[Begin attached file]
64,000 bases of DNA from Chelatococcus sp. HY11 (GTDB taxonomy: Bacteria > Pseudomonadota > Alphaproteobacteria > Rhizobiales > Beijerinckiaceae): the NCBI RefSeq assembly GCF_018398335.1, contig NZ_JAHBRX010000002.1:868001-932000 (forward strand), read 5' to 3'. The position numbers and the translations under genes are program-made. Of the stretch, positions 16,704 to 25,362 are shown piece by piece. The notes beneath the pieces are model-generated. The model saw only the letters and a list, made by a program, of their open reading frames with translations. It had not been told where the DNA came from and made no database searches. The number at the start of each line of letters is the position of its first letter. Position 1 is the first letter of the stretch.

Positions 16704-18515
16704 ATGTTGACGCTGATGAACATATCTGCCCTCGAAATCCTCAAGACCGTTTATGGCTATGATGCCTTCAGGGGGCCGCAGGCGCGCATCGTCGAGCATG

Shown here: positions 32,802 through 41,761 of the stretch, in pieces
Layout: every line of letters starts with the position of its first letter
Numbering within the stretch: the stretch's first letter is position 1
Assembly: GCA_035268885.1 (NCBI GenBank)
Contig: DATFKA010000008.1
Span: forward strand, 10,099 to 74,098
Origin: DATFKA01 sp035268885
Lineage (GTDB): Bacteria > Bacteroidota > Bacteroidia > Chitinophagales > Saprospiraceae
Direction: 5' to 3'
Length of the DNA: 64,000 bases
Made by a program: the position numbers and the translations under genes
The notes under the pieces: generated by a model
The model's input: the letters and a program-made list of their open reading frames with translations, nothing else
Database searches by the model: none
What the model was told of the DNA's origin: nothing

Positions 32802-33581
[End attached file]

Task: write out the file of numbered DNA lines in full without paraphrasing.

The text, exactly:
64,000 bases of DNA from Chelatococcus sp. HY11 (GTDB taxonomy: Bacteria > Pseudomonadota > Alphaproteobacteria > Rhizobiales > Beijerinckiaceae): the NCBI RefSeq assembly GCF_018398335.1, contig NZ_JAHBRX010000002.1:868001-932000 (forward strand), read 5' to 3'. The position numbers and the translations under genes are program-made. Of the stretch, positions 16,704 to 25,362 are shown piece by piece. The notes beneath the pieces are model-generated. The model saw only the letters and a list, made by a program, of their open reading frames with translations. It had not been told where the DNA came from and made no database searches. The number at the start of each line of letters is the position of its first letter. Position 1 is the first letter of the stretch.

Positions 16704-18515
16704 ATGTTGACGCTGATGAACATATCTGCCCTCGAAATCCTCAAGACCGTTTATGGCTATGATGCCTTCAGGGGGCCGCAGGCGCGCATCGTCGAGCATG

Shown here: positions 32,802 through 41,761 of the stretch, in pieces
Layout: every line of letters starts with the position of its first letter
Numbering within the stretch: the stretch's first letter is position 1
Assembly: GCA_035268885.1 (NCBI GenBank)
Contig: DATFKA010000008.1
Span: forward strand, 10,099 to 74,098
Origin: DATFKA01 sp035268885
Lineage (GTDB): Bacteria > Bacteroidota > Bacteroidia > Chitinophagales > Saprospiraceae
Direction: 5' to 3'
Length of the DNA: 64,000 bases
Made by a program: the position numbers and the translations under genes
The notes under the pieces: generated by a model
The model's input: the letters and a program-made list of their open reading frames with translations, nothing else
Database searches by the model: none
What the model was told of the DNA's origin: nothing

Positions 32802-33581